Medicare beneficiaries in Alabama were more likely to get a prescription for an opioid than in any other state in 2019, based on newly released data.
That year, opioids represented 6.48% of all drug claims for part D enrollees in the state, just ahead of Utah at 6.41%. Idaho, at 6.07%, was the only other state with an opioid prescribing rate over 6%, while Oklahoma came in at an even 6.0%, according toof the Centers for Medicare & Medicaid Services’ dataset.
The lowest rate in 2019 belonged to New York, where 2.51% of drug claims, including original prescriptions and refills, involved an opioid. Rhode Island was next at 2.87%, followed by New Jersey (3.23%), Massachusetts (3.26%), and North Dakota (3.39%),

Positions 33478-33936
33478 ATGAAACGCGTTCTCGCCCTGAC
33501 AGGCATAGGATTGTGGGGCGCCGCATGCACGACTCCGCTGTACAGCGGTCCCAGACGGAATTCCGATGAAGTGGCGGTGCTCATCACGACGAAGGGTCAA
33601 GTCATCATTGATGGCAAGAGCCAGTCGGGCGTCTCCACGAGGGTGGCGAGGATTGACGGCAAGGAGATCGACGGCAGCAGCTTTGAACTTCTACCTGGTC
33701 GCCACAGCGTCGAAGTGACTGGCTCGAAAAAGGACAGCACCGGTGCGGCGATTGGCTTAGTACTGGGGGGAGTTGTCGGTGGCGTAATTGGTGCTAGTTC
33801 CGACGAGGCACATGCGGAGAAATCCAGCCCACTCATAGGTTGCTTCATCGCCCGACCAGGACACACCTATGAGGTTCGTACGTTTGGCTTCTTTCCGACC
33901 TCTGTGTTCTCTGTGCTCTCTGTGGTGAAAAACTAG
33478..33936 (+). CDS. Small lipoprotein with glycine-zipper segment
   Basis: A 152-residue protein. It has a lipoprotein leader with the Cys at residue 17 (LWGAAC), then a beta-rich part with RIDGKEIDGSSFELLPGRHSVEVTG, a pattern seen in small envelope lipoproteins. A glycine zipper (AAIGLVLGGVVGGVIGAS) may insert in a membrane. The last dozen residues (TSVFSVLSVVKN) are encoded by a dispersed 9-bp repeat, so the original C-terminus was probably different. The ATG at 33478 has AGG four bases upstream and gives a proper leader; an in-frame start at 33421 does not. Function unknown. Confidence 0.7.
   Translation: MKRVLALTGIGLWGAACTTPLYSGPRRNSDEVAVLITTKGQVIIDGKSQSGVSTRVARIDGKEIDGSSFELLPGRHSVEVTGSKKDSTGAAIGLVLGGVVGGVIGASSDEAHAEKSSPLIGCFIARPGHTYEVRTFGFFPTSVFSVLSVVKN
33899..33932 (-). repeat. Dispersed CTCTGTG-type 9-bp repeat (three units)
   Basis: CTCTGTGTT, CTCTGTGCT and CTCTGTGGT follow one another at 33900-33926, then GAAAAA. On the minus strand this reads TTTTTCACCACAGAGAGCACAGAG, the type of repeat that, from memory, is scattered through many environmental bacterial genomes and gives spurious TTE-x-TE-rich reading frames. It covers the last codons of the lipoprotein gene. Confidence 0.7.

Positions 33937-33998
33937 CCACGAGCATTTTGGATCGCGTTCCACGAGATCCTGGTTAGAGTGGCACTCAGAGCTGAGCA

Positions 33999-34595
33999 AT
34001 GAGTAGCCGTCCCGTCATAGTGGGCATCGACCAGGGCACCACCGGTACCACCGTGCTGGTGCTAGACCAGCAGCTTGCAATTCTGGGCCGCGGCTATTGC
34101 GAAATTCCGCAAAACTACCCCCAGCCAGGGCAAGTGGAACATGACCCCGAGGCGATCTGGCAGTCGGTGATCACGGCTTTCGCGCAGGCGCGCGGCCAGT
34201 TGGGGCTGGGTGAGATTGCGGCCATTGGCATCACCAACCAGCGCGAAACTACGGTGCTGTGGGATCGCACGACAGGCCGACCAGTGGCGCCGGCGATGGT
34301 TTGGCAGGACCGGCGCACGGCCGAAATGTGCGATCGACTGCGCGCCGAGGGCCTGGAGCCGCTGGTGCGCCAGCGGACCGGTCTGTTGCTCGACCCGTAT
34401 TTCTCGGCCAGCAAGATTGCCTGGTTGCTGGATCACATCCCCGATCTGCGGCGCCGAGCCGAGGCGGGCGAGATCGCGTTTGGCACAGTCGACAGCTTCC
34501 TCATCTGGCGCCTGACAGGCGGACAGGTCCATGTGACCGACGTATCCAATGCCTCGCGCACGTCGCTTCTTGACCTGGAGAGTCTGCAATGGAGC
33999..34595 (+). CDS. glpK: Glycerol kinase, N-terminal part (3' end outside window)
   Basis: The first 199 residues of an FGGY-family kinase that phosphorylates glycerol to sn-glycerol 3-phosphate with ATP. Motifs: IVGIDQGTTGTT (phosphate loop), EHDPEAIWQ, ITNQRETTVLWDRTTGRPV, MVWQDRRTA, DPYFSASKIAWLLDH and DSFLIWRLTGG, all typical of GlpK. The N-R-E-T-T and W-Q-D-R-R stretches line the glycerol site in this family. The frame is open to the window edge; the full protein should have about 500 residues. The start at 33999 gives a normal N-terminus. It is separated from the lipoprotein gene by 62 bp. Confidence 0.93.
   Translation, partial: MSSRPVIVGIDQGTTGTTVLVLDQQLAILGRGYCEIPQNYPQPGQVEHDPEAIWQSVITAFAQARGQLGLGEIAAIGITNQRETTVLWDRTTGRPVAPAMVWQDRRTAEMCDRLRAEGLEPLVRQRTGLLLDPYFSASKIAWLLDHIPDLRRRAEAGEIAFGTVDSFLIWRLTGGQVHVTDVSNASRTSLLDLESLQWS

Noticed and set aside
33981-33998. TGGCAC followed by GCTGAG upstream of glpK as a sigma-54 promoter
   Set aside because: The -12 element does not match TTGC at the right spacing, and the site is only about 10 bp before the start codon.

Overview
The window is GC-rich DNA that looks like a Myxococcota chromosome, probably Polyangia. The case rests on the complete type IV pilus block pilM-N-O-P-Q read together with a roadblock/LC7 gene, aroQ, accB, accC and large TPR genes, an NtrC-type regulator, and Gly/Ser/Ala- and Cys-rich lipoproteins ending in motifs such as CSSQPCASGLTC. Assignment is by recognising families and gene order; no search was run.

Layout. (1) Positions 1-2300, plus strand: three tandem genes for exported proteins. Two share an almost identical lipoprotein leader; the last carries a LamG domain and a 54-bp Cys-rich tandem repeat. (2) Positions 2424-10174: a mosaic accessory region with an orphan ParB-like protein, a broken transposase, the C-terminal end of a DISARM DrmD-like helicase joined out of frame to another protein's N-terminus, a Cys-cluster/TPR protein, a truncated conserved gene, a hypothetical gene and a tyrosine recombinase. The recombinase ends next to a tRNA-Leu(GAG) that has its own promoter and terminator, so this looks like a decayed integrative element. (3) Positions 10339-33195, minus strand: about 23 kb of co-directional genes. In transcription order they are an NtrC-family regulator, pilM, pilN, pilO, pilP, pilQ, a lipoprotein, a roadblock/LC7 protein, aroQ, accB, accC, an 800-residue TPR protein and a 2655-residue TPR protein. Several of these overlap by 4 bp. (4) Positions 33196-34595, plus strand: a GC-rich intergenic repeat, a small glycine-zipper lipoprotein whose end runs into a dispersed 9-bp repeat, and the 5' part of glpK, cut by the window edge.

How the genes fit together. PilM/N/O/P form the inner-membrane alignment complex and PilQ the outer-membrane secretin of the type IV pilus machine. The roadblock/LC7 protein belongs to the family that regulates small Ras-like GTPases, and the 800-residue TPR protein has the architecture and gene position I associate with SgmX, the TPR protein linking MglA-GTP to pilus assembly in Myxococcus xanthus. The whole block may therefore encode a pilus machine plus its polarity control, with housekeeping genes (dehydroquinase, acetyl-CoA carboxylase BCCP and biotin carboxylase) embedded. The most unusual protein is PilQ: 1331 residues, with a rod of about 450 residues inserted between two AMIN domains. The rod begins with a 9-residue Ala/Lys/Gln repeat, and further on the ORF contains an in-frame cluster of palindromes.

Altogether, Medicare part D processed 1.5 billion drug claims in 2019, of which 66.1 million, or 4.41%, involved opioids. Both of the opioid numbers were down from 2018, when opioids represented 4.68% (70.2 million) of the 1.5 billion total claims, and from 2014, when opioids were involved in 5.73% (81,026,831) of the 1.41 billion drug claims, the CMS data show. That works out to 5.77% fewer opioids in 2019, compared with 2014, despite the increase in total volume.
from 2014 to 2019, with Hawaii showing the smallest decline as it slipped 0.41 percentage points from 3.9% to 3.49%, according to the CMS.
In 2019, part D beneficiaries in Vermont were the most likely to receive a long-acting opioid, which accounted for 20.14% of all opioid prescriptions in the state, while Kentucky had the lowest share of prescriptions written for long-acting forms at 6.41%. The national average was 11.02%, dropping from 11.79% in 2018 and 12.75% in 2014, the CMS reported.
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